A View from the Top: Hustle Up the Hancock 2015

94 Floors. 1,632 steps. 22 minutes and 45 seconds. That’s how long it took me up get to the top of the Hancock Center on Sunday. I made it to the top.

Hustle 2015

The climb was both harder than and easier than I expected. Having picked up our packets and finding out we had wildly different start times – I had the “coveted” 7am start time and Rick was at 1:45pm – we had a bleary eyed beginning to our Sunday. We got to the Hancock by 6:30am, at which point I lined up by an escalator to wait for my wave to get the green light. Participants are released into the stairwells individually, so it was a few minutes after 7am before I stepped on the first stair.

The first thing I noticed: the riser height on those stairs was greater than the riser height on the stairs on which I trained. For 5’3” me, this was potentially a big deal. I had trained taking the stairs two at a time, but I had to revise that and began taking the stairs individually. I quickly realized that wasn’t going to work, as taking stairs two at a time uses your muscles differently than taking stairs one at a time. It wasn’t going to be enough to just admire the new definition in hamstrings and glutes – I was going to have to use them. I gave myself a few flights to acclimate to the height difference, then gingerly began taking every other step. To provide myself some extra balance, I gripped the handrail and used it to help propel myself forward with each step. Because I had not done this during training, this extra bit of power proved exceedingly beneficial.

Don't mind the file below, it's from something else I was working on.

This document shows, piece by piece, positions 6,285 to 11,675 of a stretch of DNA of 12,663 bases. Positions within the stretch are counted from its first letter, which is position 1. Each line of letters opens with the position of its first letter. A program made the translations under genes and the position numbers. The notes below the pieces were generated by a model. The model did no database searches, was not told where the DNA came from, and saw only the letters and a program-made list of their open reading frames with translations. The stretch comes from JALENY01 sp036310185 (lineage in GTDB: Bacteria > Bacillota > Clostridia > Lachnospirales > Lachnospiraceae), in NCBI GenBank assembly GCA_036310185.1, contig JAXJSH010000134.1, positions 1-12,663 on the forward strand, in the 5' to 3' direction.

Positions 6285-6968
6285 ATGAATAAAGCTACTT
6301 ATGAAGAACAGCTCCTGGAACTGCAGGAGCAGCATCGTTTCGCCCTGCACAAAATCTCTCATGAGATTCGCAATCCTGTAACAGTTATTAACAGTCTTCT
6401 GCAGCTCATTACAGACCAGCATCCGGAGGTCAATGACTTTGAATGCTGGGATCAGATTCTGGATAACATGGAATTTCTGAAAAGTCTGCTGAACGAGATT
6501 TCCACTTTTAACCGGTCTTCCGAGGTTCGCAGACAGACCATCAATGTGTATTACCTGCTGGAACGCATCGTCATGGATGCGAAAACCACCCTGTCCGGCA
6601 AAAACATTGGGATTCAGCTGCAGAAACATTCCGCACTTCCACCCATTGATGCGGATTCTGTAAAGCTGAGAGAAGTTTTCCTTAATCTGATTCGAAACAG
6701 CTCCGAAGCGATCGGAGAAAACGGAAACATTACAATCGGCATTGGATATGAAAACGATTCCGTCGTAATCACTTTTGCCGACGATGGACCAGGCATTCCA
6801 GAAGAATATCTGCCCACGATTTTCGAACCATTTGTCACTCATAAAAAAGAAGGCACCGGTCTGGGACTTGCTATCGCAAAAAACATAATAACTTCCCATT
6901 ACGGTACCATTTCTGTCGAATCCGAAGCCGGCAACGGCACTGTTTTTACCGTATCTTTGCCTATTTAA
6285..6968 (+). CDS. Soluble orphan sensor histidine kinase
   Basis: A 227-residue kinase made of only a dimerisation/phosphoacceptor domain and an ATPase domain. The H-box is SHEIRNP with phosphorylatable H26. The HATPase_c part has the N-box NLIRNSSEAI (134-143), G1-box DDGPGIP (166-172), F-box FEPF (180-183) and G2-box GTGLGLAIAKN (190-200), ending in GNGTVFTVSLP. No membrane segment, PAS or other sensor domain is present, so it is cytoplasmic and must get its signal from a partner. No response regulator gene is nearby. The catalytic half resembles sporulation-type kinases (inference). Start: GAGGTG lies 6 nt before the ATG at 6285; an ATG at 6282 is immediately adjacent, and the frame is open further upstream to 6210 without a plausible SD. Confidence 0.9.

It is, at first, disheartening to see climbers breeze past you as you struggle with your first few flights. It is less so when you later see those climbers fighting with every bit of strength they have to get up those higher floors. As with any race, pace was key. I started slowly. I continued slowly. I made my goal to keep going, to tackle one flight after the next, to just not stop. I distracted myself by counting my steps on each flight: two, four, six, eight…two, four, six, seven (the flights were uneven). I told myself to keep going just until the end of whatever song was playing on my phone. With each passing flight I felt more and more encouraged. By the 45th flight, I knew I was going to do it.

It is a funny thing when you complete a major physical feat that when you hear your name announced you feel the need to wave to the crowd, kiss your index and middle fingers, and offer up a peace sign. Or something. After 94 flights I’m not exactly sure what I did, just that I was surprised to hear my name as I came through that final door and I did some sort of waving thing while hacking up my respiratory system. I grabbed my medal and a bottle of water and sat down on the observatory floor to catch my breath.